Control of proteoglycan synthesis. Studies on the activation of synthesis observed during culture of articular cartilages.

Published

Journal Article

When slices of adult rabbit articular cartilage were incubated in culture medium, the rate of incorporation of [35S]sulphate or [3H]acetate into glycosaminoglycans increased 4-8 fold during the first 5 days of incubation. Similar changes in biosynthetic activity were observed during culture of adult bovine cartilage. The activation of synthesis was not serum-dependent, but appeared to be a result of the depletion of tissue proteoglycan that occurs under these incubation conditions [Sandy, Brown & Lowther (1978) Biochim. Biophys. Acta 543, 536--544]. Thus, although complete activation was observed in serum-free medium, it was not observed if the cartilage was cultured inside dialysis tubing or in medium containing added proteoglycan subunit. The average molecular size of the proteoglycans synthesized by activated tissue was slightly larger than normal, as determined by chromatography on Sepharose CL-2B, and the average molecular size of the glycosaminoglycans synthesized by activated tissue was markedly increased over the normal. The increase in chain size was accompanied by an increase in the proportion of the chains degraded by chondroitinase ABC; these results are consistent with the preferential synthesis by activated chondrocytes of chondroitin sulphate-rich proteoglycans. The increase in glycosaminoglycan chain size was observed whether the chains were formed on endogenous core protein or on exogenous benzyl-beta-D-zyloside. An approximate 4-fold activation in culture of glycosaminoglycan synthesis on protein core was accompanied by a 1.54-fold increase in the rate of incorporation of [3H]serine into the chondroitin sulphate-linkage region of the proteoglycans. A 2.8-fold activation in culture of glycosaminoglycan synthesis on benzyl-beta-D-zyloside was accompanied by a 1.7-fold increase in the rate of incorporation of [3H]benzyl-beta-D-zyloside into glycosaminoglycans. The activation of glycosaminoglycan synthesis was, however, accompanied by no detectable change in the activity of xylosyltransferase (EC 2.4.2.26) in cell-free extracts. These results are discussed in relation to current ideas on the control of proteoglycan synthesis in cartilage.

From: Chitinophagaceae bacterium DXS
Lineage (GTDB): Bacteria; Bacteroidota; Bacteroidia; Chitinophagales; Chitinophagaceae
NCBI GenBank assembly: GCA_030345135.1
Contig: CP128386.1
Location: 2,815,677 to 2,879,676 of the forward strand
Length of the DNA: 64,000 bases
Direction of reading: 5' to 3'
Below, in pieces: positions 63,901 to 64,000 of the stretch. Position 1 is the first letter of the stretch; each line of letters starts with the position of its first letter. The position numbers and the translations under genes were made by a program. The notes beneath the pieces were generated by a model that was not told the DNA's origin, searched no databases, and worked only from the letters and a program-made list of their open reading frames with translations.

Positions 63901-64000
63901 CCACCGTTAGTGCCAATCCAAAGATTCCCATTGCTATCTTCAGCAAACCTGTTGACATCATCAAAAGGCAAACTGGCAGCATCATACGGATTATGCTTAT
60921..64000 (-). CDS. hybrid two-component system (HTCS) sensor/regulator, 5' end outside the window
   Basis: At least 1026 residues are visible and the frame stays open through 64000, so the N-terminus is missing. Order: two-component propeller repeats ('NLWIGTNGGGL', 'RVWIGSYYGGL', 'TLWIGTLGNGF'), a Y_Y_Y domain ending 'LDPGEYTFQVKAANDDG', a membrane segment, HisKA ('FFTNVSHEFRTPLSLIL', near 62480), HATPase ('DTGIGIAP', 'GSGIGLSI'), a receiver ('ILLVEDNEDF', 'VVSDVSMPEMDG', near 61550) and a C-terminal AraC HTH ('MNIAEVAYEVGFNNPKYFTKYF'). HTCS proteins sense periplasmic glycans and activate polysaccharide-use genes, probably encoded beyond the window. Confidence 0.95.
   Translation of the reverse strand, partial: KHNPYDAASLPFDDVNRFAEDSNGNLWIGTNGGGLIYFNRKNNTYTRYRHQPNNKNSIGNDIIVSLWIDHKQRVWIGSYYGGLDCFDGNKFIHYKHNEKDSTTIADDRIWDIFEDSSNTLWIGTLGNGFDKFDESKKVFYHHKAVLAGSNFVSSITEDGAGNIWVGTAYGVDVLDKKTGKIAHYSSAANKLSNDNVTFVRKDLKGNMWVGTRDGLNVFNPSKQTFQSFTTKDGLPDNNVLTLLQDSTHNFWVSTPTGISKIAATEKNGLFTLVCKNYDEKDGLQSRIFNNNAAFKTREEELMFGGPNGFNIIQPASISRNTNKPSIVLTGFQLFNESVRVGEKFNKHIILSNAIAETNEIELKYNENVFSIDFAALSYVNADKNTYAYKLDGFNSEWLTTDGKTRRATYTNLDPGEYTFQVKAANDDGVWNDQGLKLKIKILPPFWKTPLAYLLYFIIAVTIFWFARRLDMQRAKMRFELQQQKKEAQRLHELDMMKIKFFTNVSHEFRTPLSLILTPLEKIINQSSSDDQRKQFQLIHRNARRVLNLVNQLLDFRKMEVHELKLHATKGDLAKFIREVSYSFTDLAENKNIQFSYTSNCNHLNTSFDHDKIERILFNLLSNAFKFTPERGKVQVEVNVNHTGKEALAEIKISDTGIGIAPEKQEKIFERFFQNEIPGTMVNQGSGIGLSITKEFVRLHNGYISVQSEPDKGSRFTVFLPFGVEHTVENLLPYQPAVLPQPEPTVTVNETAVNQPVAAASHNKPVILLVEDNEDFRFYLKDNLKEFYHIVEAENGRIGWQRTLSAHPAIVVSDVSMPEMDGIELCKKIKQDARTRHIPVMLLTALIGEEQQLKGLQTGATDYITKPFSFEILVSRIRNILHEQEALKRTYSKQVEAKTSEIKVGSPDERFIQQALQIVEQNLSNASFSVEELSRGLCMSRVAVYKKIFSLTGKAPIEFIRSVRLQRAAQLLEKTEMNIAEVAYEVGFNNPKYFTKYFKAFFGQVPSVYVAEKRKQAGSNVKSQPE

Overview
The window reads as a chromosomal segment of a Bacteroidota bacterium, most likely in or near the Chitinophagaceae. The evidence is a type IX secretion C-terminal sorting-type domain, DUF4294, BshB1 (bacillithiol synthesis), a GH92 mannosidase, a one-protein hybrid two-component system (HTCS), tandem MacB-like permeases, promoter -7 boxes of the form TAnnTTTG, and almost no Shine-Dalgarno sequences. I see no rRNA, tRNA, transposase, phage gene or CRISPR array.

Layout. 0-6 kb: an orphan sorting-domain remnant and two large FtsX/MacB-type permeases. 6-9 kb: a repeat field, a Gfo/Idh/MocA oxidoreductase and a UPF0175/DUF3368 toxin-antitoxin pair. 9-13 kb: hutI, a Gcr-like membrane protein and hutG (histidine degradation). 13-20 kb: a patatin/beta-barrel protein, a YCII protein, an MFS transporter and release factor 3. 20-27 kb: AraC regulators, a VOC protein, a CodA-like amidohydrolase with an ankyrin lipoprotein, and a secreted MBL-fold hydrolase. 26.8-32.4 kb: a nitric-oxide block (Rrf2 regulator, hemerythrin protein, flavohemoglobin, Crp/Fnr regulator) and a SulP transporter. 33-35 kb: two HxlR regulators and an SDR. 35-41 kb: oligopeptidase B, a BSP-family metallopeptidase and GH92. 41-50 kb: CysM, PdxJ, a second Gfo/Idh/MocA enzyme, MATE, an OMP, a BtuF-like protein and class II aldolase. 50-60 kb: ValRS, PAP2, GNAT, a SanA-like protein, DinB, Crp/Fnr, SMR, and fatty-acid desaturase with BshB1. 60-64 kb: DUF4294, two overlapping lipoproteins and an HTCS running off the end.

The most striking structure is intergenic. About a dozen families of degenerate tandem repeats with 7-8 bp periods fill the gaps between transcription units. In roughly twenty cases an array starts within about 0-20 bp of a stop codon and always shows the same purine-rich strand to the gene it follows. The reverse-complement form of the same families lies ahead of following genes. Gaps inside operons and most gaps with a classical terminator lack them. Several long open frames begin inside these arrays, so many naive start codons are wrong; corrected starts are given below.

Full Text

Duke Authors

Cited Authors

  • Sandy, JD; Brown, HL; Lowther, DA

Published Date

  • April 15, 1980

Published In

Volume / Issue

  • 188 / 1

Start / End Page

  • 119 - 130

PubMed ID

  • 6773523

Pubmed Central ID

  • 6773523

International Standard Serial Number (ISSN)

  • 0264-6021

Digital Object Identifier (DOI)

  • 10.1042/bj1880119

Language

  • eng

Conference Location

  • England